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News & Press: MSS News

How Accurate is a RTN?

Wednesday, May 9, 2018   (0 Comments)
Posted by: William Henning, PLS
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Many surveyors have realized the benefits of using real-time GNSS networks (RTN) for survey grade positioning. Saving time, equipment and personnel means saving project costs. The thing about real-time GNSS surveying, however, is that there is a necessary “rover expertise” to be applied in the field (not the office). Additionally, many factors involved with GNSS signalization, as well as with RTN itself, require basic knowledge in order to understand what accuracy can be achieved.  An experienced Maryland surveyor recently asked the writer, “Can I achieve 0.02’ accuracy from a RTN?” Well, “Can” and “Will” are two different words. Let’s look at five basic areas of RTN positioning that will affect its accuracy, viz:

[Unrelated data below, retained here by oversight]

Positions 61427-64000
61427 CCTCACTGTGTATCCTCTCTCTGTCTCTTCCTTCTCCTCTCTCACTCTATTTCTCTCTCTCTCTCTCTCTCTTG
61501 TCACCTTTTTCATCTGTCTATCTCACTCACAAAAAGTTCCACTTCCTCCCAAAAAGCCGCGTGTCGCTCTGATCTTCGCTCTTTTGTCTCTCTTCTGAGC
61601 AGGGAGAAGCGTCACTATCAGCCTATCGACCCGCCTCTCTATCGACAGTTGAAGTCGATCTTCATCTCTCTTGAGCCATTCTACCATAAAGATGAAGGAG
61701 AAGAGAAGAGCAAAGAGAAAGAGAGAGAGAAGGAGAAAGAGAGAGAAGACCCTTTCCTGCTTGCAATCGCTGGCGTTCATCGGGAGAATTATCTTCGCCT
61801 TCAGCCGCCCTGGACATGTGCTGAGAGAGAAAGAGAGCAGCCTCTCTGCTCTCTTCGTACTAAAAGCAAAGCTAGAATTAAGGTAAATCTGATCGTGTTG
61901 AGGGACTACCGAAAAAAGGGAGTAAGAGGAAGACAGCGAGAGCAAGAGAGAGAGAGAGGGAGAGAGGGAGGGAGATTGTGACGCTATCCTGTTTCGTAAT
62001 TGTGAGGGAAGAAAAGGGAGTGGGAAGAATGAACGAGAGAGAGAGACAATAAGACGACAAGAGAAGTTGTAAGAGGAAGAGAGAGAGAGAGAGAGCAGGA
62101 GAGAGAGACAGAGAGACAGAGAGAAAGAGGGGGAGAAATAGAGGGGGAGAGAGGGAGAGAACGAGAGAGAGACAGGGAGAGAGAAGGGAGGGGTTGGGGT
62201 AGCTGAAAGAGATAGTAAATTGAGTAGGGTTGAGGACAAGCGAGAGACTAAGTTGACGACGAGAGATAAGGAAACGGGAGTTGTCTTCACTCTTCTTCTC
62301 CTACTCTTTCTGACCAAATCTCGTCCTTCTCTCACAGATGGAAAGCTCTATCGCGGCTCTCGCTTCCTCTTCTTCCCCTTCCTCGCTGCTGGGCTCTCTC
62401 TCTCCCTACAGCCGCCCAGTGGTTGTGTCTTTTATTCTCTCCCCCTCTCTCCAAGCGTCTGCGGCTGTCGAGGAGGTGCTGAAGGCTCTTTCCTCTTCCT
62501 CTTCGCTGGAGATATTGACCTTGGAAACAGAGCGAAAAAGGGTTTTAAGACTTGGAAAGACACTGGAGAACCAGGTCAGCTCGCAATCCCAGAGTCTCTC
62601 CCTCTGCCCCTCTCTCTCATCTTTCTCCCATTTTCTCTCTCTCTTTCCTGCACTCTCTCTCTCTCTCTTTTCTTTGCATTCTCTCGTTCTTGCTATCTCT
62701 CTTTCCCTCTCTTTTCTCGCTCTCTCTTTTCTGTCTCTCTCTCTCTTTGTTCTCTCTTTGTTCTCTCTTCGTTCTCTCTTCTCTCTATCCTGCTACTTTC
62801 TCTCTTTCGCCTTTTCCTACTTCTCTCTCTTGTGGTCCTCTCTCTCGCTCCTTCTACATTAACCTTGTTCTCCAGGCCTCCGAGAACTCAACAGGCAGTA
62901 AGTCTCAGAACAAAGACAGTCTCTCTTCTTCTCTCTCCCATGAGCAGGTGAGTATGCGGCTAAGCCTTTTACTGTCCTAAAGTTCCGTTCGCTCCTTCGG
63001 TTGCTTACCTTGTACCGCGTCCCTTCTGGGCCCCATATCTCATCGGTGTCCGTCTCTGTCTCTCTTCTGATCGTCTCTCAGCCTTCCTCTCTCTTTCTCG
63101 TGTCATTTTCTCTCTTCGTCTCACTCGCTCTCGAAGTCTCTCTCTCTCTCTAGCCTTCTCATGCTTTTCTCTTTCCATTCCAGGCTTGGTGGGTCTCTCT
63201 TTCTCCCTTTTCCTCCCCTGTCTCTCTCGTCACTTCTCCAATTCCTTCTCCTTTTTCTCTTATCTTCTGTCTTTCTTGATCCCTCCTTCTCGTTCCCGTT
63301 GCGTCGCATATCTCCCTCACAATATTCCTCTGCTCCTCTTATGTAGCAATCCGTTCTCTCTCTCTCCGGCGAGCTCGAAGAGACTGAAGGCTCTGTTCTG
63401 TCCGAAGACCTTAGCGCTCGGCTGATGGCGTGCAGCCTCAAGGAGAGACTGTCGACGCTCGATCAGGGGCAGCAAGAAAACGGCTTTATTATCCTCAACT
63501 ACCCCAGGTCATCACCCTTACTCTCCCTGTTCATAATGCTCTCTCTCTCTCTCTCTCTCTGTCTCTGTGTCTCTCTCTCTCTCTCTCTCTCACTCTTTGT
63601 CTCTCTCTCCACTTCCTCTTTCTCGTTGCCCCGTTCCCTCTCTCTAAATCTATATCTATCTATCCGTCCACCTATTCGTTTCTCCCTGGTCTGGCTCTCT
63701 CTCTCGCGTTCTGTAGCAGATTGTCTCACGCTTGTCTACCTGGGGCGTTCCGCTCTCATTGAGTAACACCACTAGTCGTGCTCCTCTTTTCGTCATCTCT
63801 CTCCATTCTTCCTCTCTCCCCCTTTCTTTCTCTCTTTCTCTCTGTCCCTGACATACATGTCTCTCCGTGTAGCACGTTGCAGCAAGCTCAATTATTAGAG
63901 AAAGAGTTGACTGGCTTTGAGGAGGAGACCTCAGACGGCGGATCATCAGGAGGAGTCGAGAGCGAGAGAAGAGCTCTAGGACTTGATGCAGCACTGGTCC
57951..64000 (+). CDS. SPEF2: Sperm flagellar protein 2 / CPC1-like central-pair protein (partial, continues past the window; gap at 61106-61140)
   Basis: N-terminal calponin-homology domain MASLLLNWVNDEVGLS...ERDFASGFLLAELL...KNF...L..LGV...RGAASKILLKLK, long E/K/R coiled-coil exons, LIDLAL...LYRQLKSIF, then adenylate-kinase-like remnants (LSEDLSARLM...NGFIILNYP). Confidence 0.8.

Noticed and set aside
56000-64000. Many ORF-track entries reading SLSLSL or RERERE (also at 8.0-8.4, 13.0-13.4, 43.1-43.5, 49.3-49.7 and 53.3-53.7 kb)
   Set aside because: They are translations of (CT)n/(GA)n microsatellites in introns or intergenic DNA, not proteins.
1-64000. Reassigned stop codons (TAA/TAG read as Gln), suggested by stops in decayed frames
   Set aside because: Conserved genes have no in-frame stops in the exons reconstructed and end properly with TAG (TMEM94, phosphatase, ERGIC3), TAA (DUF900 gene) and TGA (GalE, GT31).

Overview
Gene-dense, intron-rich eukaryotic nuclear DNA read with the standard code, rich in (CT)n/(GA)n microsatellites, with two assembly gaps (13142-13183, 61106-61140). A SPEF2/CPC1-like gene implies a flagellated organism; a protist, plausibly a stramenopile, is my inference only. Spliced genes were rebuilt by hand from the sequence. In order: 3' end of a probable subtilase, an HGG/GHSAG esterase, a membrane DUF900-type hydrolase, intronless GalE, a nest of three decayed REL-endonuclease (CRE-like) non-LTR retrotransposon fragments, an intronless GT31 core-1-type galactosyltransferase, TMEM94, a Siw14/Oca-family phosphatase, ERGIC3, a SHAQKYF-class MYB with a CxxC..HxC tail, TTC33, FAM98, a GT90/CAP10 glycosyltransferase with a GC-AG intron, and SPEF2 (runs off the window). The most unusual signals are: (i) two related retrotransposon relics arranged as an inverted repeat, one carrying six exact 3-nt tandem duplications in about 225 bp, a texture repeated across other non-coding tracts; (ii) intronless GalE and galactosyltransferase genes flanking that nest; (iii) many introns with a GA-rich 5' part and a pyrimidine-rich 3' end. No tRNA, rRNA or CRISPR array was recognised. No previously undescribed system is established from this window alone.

1.       RTN are not aligned perfectly to the datum truth. As the RTN reference station positions are monitored, the internal precision of the network is maintained at the millimeter level. This is actually better precision than the national continuously operating reference station network (CORS), which bumps around a couple of centimeters in daily solutions of its thousands of stations. However, as a realization of the National Spatial Reference System (NSRS), containing our national datums, the CORS network is our source of geometric datum truth = accuracy. National datums unify positional and navigational data of all ilks and accuracies across the hemisphere. How the RTN aligns itself to this NSRS through the CORS network determines its accuracy (no matter its internal precision). Does the RTN use all the surrounding and internal CORS in a least squares adjustment, processed internally to one RTN master station?  Does it start with weighted OPUS positions on its stations in an adjustment? Does it just hold one CORS coordinates fixed and weight the other CORS coordinates in an adjustment? Regardless, the RTN coordinates will not, of course, be perfectly aligned to the datum and will most likely show centimeter level residuals to any CORS adjustment that uses more than one CORS. If one takes a look at the short term position plots (approx. 90 days) of any CORS relative to its published IGS values, it can be seen how north, east and “up” values (shown in a local geodetic topocentric frame) vary at one sigma. (See image below).